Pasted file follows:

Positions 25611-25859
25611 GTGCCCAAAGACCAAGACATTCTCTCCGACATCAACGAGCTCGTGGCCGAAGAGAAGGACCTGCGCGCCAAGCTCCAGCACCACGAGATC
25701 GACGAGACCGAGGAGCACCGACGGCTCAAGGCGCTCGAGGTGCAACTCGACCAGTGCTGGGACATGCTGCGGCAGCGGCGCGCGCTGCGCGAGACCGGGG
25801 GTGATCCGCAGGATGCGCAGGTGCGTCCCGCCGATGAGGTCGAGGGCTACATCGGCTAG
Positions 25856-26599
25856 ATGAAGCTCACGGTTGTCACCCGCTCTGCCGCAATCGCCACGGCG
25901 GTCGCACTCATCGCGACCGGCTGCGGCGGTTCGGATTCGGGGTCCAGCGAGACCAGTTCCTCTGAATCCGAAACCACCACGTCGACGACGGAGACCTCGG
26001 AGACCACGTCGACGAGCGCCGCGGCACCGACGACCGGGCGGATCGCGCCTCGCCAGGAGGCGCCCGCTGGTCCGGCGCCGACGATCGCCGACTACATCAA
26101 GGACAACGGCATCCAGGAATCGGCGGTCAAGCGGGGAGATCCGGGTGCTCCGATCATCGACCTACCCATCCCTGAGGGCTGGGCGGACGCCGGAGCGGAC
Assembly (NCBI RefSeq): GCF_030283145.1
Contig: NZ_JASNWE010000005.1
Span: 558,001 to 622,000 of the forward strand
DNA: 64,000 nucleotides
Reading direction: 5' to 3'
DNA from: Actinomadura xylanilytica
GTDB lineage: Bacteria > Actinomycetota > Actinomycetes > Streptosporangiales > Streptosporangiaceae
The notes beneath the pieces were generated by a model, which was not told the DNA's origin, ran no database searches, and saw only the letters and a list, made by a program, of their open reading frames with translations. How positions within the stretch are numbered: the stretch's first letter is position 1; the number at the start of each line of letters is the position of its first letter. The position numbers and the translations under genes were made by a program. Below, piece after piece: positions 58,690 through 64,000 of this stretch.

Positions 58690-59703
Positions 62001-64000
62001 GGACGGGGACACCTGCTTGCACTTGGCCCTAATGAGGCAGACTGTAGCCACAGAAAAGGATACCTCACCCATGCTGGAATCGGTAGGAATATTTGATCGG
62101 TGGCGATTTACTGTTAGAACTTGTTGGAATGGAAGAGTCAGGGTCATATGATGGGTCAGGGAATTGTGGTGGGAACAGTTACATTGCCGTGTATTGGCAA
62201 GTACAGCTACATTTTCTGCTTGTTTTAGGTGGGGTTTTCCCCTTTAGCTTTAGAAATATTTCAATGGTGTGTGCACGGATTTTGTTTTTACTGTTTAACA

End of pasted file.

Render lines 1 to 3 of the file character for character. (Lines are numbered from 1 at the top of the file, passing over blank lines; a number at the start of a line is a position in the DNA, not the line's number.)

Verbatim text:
Positions 25611-25859
25611 GTGCCCAAAGACCAAGACATTCTCTCCGACATCAACGAGCTCGTGGCCGAAGAGAAGGACCTGCGCGCCAAGCTCCAGCACCACGAGATC
25701 GACGAGACCGAGGAGCACCGACGGCTCAAGGCGCTCGAGGTGCAACTCGACCAGTGCTGGGACATGCTGCGGCAGCGGCGCGCGCTGCGCGAGACCGGGG